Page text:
Getting your point across to present information, sell a product, educate an audience and so on is vital to everyday business. Your ultimate goal is to move people to action, and being able to influence how others think and react is a powerful tool to have.

Choosing the right words to say, how you present yourself and how you use your voice are important parts of influential speaking. Here are five ways to increase your influence when speaking:

Impression and intention

Asserting the right impression on your audience is critical. While people may already have preconceived notions about you based on what they have heard or read about you, a lot can be done to either cement that or change that impression.

Work on your credibility and deepen your knowledge in your area of expertise. State the intentions of your presentations clearly and concisely. Always remember it is a privilege to be given someone’s time, and you should honour that by giving the best of yourself.

Just remember that a reputation takes years to build and seconds to destroy. Anything you can do to build on that good reputation is the key to maintaining a consistent brand for yourself.

Stage presence

I am sure you have met people who take to the stage like a fish to water. Their ability to waltz on stage, grab your attention, immerse you in their world and leave you in a vulnerable state is what we call “stage presence”.

While it may seem so unattainable right now, you may be comforted to know it wasn’t always that easy for them too. Being able to do a “Steve Jobs” takes years of practice and there are many ways you can start practising your “strokes”.

Always work on centring yourself, focusing your mind, body and energy into the room where your presentation will take place. Take a 10-minute “quiet time” if necessary to meditate, practise breathing exercises, go through your speech and completely focus your being on connecting with the audience.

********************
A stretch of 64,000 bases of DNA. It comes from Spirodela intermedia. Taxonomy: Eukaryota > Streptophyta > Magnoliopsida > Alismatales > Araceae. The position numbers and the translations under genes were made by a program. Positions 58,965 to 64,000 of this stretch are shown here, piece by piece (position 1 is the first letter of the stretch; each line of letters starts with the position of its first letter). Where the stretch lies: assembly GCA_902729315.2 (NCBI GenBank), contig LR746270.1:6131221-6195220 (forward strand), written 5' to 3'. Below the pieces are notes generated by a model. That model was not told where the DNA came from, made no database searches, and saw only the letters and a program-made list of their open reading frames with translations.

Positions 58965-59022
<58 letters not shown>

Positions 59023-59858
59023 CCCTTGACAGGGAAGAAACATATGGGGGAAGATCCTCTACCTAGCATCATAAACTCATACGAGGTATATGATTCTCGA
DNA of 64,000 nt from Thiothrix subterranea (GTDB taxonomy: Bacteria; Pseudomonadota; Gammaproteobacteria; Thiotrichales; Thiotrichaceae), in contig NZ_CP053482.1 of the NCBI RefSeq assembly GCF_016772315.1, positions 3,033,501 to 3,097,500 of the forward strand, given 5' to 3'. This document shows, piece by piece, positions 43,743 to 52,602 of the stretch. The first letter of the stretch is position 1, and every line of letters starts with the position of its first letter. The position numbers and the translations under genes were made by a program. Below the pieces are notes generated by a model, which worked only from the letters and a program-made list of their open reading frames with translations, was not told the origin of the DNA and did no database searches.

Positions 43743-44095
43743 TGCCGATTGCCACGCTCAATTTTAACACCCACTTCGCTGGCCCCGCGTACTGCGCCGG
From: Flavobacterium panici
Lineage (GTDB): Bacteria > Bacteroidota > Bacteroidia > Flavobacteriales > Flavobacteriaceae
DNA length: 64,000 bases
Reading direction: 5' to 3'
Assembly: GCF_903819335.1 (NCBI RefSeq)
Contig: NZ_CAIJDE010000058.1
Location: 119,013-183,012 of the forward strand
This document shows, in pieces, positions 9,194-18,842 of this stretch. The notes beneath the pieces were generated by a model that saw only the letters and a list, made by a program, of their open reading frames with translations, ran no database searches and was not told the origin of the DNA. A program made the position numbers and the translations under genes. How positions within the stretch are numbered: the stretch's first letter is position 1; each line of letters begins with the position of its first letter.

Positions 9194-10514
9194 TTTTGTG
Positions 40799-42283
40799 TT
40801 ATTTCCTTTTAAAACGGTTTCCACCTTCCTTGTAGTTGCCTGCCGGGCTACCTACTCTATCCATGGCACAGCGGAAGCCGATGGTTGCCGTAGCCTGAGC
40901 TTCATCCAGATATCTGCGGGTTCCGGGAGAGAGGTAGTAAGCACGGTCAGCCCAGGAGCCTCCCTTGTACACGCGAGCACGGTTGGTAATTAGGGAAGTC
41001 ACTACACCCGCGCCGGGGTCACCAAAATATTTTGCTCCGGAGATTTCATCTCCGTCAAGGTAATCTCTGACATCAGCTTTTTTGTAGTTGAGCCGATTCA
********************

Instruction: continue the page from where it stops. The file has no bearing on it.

Once you are completely focused yet relaxed, nerves don’t stand a chance and you will have the audience eating out of your hand.

Vocal variation

Your voice is possibly one of the most under-used organs in your body. I always tell my clients to imagine they have a $2 million Stradivarius violin inside them waiting to be discovered and they haven’t quite learnt how to play it.

Knowing how to vary your tone, pitch, volume, rhythm and rate of speech is just the first step to mastering your instrument. Adding the appropriate emotions, inflection, pauses and emphasis will give your story and presentation the true influence it deserves.

Working with a voice coach or a friend is the easiest and quickest way to practise these elements and getting into the habit of reading out loud at every opportunity is also a wonderful way to exercise those muscles.

The art of body language and connection

Now you have spent all that time working on your presentation, don’t let yourself and others down by not communicating with your whole being.

Many people do not realise that using your body and facial expressions forms a huge part of any kind of communication. To project a sense of authority, always keep your posture upright, stand tall and square your shoulders.

Never fold your arms during a speech or twirl your hair unless you want to completely lose credibility with your audience. Keep your gestures natural and ensure that your facial expressions mirror what you are saying.

It helps to video yourself making a speech so you can see for yourself the kinds of gestures and facial expressions you may have.

Always maintain eye contact with your audience and remember to address the whole room. Keep their interest by incorporating stories and language styles that may be relevant to your audience.

Structure to influence

To help you get to the crux of your message, always ask yourself an important question. Put yourself in your audience’s shoes and ask “What’s in it for me?” (WII FM — it even sounds like a radio station!).

Consider their background and jobs and why they have spent good money to attend your presentation. Tailoring your message to speak to their sensibilities will not only make your message more palatable; it will stick.

Secondly, structuring your presentation in a logically sound manner will assist in getting your audience to follow your argument and keep their interest. Use examples to illustrate each point you make and use lots of metaphors, analogies and visual aids to help get it across.

Reiterate your main message throughout your presentation so it is anchored in their brain. At the very least, that is the message they will take home with them.

Article by Petrina Kow, a public speaking and voice acting coach. She was a former 938 Live and Class 95FM broadcaster. Art of Voice Company coaches executives, managers and leaders in effective communication skills. For more information, visit